Already two elephants, including one lactating, have been killed, while some calves have reportedly gone missing.
The invaders and poachers reportedly threaten the lives of wardens at the conservancy, while politicians turn a blind eye to the decimation of the elephant population.
In a statement, Glyn Hunter, a spokesperson for the conservancy, said the invaders were chasing the elephants, snaring them and in some cases had threatened to shoot the animals.
Efforts to get intervention from the government have so far drawn a blank, as Environment minister, Francis Nhema is reported to have said he would do something about the invaders, but is still to act.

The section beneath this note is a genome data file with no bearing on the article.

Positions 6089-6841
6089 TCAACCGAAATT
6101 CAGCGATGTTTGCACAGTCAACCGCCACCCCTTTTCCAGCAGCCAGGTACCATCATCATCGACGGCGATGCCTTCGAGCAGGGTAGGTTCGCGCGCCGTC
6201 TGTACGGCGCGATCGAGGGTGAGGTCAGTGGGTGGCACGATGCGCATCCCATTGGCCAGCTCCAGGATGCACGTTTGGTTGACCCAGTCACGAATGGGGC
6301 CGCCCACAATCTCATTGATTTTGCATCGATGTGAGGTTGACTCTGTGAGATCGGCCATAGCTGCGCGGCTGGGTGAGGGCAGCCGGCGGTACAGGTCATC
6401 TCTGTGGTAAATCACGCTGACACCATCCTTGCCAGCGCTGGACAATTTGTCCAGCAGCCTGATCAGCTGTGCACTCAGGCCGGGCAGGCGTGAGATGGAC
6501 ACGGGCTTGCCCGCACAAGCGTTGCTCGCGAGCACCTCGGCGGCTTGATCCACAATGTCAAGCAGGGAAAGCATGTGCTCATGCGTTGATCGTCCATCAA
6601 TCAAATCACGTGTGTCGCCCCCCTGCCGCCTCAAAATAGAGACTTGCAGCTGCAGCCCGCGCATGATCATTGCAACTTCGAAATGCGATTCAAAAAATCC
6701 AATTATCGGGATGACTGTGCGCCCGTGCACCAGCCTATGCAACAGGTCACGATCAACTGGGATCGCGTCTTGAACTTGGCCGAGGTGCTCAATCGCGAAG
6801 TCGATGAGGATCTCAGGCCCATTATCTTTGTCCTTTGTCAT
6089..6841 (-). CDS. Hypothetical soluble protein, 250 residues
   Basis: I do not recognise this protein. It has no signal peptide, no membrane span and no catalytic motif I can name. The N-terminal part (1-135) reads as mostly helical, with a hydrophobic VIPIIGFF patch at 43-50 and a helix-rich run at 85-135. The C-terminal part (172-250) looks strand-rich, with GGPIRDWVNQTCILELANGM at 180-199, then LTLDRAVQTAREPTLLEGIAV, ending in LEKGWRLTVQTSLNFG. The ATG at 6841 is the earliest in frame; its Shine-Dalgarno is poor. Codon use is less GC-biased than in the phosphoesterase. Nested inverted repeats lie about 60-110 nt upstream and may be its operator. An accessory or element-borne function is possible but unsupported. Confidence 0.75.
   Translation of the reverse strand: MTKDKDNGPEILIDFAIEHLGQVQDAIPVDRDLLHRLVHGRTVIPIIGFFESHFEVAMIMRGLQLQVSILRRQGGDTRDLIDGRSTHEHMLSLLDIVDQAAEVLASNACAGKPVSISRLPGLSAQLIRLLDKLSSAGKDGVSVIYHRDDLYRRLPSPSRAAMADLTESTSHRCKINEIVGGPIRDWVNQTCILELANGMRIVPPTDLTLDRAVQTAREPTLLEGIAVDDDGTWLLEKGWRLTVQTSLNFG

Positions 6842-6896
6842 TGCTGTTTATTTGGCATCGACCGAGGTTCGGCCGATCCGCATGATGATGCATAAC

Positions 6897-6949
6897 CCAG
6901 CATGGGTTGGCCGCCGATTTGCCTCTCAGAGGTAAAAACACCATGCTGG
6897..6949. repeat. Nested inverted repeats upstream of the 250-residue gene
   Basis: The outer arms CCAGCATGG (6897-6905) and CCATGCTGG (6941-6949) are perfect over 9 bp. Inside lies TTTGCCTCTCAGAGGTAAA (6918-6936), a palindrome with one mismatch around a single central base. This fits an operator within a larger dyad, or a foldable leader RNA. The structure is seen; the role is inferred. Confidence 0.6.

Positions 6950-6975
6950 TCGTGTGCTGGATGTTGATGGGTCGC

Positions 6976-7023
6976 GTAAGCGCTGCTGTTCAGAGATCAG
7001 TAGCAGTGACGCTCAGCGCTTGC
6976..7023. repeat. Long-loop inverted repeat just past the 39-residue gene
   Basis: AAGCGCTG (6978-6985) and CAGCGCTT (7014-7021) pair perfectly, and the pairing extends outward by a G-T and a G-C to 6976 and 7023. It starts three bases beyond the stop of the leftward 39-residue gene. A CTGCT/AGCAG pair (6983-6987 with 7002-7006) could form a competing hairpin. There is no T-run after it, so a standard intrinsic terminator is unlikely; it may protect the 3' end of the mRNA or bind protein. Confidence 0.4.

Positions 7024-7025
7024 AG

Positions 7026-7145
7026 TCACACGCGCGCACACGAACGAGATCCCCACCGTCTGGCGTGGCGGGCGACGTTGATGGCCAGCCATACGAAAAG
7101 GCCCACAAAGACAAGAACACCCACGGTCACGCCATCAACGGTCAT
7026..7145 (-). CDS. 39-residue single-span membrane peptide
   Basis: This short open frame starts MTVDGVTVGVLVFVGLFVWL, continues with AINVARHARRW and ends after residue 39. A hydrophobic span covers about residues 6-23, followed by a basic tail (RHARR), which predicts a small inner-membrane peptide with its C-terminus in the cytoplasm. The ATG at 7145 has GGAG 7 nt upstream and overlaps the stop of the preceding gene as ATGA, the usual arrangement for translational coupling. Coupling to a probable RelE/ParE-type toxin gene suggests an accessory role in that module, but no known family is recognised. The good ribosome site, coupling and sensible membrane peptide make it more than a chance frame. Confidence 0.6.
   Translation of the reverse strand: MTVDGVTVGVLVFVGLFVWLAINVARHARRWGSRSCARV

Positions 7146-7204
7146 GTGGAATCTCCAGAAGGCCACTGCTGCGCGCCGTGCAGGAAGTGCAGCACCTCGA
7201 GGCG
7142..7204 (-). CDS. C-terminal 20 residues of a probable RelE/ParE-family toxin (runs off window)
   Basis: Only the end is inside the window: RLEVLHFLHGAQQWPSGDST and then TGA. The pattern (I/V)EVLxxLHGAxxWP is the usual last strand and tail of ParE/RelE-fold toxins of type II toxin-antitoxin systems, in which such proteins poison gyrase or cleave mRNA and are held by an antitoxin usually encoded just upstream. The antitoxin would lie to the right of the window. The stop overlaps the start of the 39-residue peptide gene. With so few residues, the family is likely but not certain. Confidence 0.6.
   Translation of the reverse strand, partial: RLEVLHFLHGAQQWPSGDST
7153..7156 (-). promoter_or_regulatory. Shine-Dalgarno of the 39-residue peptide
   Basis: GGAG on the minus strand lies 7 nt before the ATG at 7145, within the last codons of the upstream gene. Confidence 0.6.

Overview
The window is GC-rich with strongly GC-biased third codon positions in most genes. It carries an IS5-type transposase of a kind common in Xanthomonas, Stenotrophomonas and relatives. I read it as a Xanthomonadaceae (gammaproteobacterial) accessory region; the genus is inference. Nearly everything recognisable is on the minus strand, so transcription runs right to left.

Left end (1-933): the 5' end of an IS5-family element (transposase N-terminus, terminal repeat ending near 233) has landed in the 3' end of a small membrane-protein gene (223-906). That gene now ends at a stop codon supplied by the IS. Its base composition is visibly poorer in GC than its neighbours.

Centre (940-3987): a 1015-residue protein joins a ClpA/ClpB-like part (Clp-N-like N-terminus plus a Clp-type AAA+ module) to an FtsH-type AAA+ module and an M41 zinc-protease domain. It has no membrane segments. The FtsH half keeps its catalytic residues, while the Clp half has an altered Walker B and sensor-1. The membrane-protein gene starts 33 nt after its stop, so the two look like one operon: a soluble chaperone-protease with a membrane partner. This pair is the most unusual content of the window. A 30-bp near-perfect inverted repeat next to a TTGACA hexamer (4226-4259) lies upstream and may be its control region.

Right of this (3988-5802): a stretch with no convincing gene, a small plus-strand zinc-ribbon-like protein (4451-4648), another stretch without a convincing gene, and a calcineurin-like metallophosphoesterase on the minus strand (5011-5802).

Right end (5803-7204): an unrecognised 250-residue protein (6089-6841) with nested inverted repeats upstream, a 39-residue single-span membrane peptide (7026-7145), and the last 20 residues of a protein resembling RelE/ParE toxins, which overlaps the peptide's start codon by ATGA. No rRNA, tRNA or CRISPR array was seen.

“According to local residents, while he acknowledged that the invaders were there illegally, no attempt is being made to relocate them or address the issues on the ground,” Hunter said.
Conservancy owners had asked the minister to help facilitate the relocation of the elephants, but Nhema was adamant that they stay. The land invaders have reportedly been offered alternative land, but they declined the offer, insisting they wanted to stay on the conservancy, despite the fact that the land is not suitable for agriculture.
The plight of the elephants is reminiscent of a case in January this year, where war veterans were reportedly poisoning watering holes at Humani Ranch so they could trap and kill rhinos, then dehorn them.
Due to land invasions, promoted by Zanu PF, only a handful of conservancies remain compared to more than 640 a decade ago.
“It is increasingly critical for the coalition government to pass a law that protects conservancies under the Tourism Act so that conservancy principles are adhered to, for the protection of wildlife and the environment,” said the president of the Commercial Farmers’ Union, Charles Taffs.